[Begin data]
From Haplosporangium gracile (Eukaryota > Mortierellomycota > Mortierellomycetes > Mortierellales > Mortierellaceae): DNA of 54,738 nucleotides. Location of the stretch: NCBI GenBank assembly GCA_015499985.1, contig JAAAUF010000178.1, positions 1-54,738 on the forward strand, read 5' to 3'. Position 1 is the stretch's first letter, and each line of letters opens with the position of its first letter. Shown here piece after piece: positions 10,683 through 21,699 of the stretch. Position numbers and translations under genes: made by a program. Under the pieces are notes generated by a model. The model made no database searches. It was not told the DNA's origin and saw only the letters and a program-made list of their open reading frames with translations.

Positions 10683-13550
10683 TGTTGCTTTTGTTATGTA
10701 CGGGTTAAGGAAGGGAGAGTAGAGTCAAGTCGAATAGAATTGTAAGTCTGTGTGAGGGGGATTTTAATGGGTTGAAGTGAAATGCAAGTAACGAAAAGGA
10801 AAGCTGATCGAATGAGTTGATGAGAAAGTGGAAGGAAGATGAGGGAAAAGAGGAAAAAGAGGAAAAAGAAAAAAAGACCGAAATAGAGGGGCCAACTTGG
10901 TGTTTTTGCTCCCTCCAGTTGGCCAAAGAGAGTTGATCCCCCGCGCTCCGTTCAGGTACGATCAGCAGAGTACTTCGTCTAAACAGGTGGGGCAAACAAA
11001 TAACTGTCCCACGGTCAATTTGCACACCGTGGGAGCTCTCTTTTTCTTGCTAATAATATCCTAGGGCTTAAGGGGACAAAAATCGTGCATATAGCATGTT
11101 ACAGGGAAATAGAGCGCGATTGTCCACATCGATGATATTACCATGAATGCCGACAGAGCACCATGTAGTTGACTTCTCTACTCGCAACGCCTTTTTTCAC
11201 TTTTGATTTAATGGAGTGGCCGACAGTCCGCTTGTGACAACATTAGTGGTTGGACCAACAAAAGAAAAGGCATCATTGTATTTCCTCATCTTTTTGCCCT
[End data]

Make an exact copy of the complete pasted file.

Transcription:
From Haplosporangium gracile (Eukaryota > Mortierellomycota > Mortierellomycetes > Mortierellales > Mortierellaceae): DNA of 54,738 nucleotides. Location of the stretch: NCBI GenBank assembly GCA_015499985.1, contig JAAAUF010000178.1, positions 1-54,738 on the forward strand, read 5' to 3'. Position 1 is the stretch's first letter, and each line of letters opens with the position of its first letter. Shown here piece after piece: positions 10,683 through 21,699 of the stretch. Position numbers and translations under genes: made by a program. Under the pieces are notes generated by a model. The model made no database searches. It was not told the DNA's origin and saw only the letters and a program-made list of their open reading frames with translations.

Positions 10683-13550
10683 TGTTGCTTTTGTTATGTA
10701 CGGGTTAAGGAAGGGAGAGTAGAGTCAAGTCGAATAGAATTGTAAGTCTGTGTGAGGGGGATTTTAATGGGTTGAAGTGAAATGCAAGTAACGAAAAGGA
10801 AAGCTGATCGAATGAGTTGATGAGAAAGTGGAAGGAAGATGAGGGAAAAGAGGAAAAAGAGGAAAAAGAAAAAAAGACCGAAATAGAGGGGCCAACTTGG
10901 TGTTTTTGCTCCCTCCAGTTGGCCAAAGAGAGTTGATCCCCCGCGCTCCGTTCAGGTACGATCAGCAGAGTACTTCGTCTAAACAGGTGGGGCAAACAAA
11001 TAACTGTCCCACGGTCAATTTGCACACCGTGGGAGCTCTCTTTTTCTTGCTAATAATATCCTAGGGCTTAAGGGGACAAAAATCGTGCATATAGCATGTT
11101 ACAGGGAAATAGAGCGCGATTGTCCACATCGATGATATTACCATGAATGCCGACAGAGCACCATGTAGTTGACTTCTCTACTCGCAACGCCTTTTTTCAC
11201 TTTTGATTTAATGGAGTGGCCGACAGTCCGCTTGTGACAACATTAGTGGTTGGACCAACAAAAGAAAAGGCATCATTGTATTTCCTCATCTTTTTGCCCT